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Ducks and egg laying?

post #1 of 6
Thread Starter 

Okay, so I've heard that some ducks have seasons for laying and some lay year round. Is this true? What breeds lay year round? What breeds have seasons? When are those seasons? When do ducks start laying? About what age do they decrease their laying? For the birds that have seasons, do they go broody once they've laid a clutch? By "season" do you just mean the warmer months, and some breeds just keep going after it gets cold? Sorry for all the questions, but I really want to know more about ducks. big_smile

Owner of 2 labs , 2 RIR hens, 2 BOs, a polish, a dominique, an EE, a frizzle, and a RIR rooster. Some how manage to not get tired of them.

Life is tough. Life is tougher if you're stupid.

Smile, Jesus loves you!   

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Owner of 2 labs , 2 RIR hens, 2 BOs, a polish, a dominique, an EE, a frizzle, and a RIR rooster. Some how manage to not get tired of them.

Life is tough. Life is tougher if you're stupid.

Smile, Jesus loves you!   

Reply
post #2 of 6

Don't know about all breeds, but I can tell you about what I've had...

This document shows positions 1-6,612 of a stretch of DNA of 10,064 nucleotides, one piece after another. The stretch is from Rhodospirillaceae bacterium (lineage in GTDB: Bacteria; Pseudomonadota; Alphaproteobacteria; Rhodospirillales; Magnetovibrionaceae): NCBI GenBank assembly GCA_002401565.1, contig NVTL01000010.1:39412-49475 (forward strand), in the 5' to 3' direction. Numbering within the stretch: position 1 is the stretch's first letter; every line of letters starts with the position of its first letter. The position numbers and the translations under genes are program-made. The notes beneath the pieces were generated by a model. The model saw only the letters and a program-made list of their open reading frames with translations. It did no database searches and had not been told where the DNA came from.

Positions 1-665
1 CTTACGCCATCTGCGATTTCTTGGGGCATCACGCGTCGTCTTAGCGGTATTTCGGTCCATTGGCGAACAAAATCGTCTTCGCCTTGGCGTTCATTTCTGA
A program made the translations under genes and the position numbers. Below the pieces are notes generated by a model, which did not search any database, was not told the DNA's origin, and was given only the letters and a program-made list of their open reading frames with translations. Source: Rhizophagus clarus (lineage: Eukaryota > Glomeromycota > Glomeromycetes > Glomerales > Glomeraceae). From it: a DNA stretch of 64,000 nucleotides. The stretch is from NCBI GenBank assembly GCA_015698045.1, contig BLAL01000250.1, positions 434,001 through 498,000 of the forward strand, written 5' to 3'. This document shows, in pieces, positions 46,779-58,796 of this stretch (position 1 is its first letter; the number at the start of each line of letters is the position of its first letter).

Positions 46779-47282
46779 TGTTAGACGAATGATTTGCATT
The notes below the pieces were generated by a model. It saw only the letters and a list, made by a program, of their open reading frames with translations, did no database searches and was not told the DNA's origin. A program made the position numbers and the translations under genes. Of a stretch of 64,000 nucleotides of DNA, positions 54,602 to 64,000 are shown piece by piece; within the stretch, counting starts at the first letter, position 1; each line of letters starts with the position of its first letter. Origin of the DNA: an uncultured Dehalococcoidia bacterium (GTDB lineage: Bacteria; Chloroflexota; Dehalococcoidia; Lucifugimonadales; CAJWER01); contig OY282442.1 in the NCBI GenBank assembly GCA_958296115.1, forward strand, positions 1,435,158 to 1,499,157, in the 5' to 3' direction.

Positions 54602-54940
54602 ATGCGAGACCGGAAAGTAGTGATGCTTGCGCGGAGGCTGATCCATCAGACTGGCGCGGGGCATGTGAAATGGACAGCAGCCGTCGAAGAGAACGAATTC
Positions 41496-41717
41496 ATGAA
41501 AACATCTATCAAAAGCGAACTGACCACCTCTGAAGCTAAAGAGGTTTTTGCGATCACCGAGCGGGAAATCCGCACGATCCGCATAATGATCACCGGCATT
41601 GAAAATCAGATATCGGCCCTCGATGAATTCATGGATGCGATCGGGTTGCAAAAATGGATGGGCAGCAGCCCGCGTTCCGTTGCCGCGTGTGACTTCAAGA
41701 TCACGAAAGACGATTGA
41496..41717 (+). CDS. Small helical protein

probably depends on where you live, temperature and lenght of daylight in the winter, quality of feed, as well as breed.  most of the breeds I've had start laying around 4 months, but I don't know if that matches everyone's experience.

In high desert (cold winters) So Cal, I've had rouens and khakis that lay until late fall/early winter, then start up again in late march or early april.  I've had Golden 300s (an egg-laying breed) that lay pretty much year round, but just don't lay as frequently in November-February... 7 eggs a week the rest of the year and perhaps 1-3/week in the winter.  I've had cayugas that lay april-august.  I've had mallards that start in march and lay untill they brood, or until july if you don't let them set. 

in general, they don't lay while they're molting, but resume when they're done.  I've had some that lay as reliably after the first moult as before, and some that don't.  sometimes when it's really hot mid summer/august, production drops off a bit. 

If you're looking for layers, the golden 300s have been the most prolific for me, and the rouens have done well, and I've been told harlequin are also great layers.

whatever breed you get, I think duck eggs are *the* best for eating... can't say exactly how they're different from chicken eggs, just that I always think, MAN these eggs are good!

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chickens, geese, turkeys, ducks, guineas, sheep, goats, draft and light horses, cats, herding dogs, livestock guard dogs, bees, mealies... (what, no cows? no llamas?), a very cool hubby who takes it all in stride and builds what they need.
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chickens, geese, turkeys, ducks, guineas, sheep, goats, draft and light horses, cats, herding dogs, livestock guard dogs, bees, mealies... (what, no cows? no llamas?), a very cool hubby who takes it all in stride and builds what they need.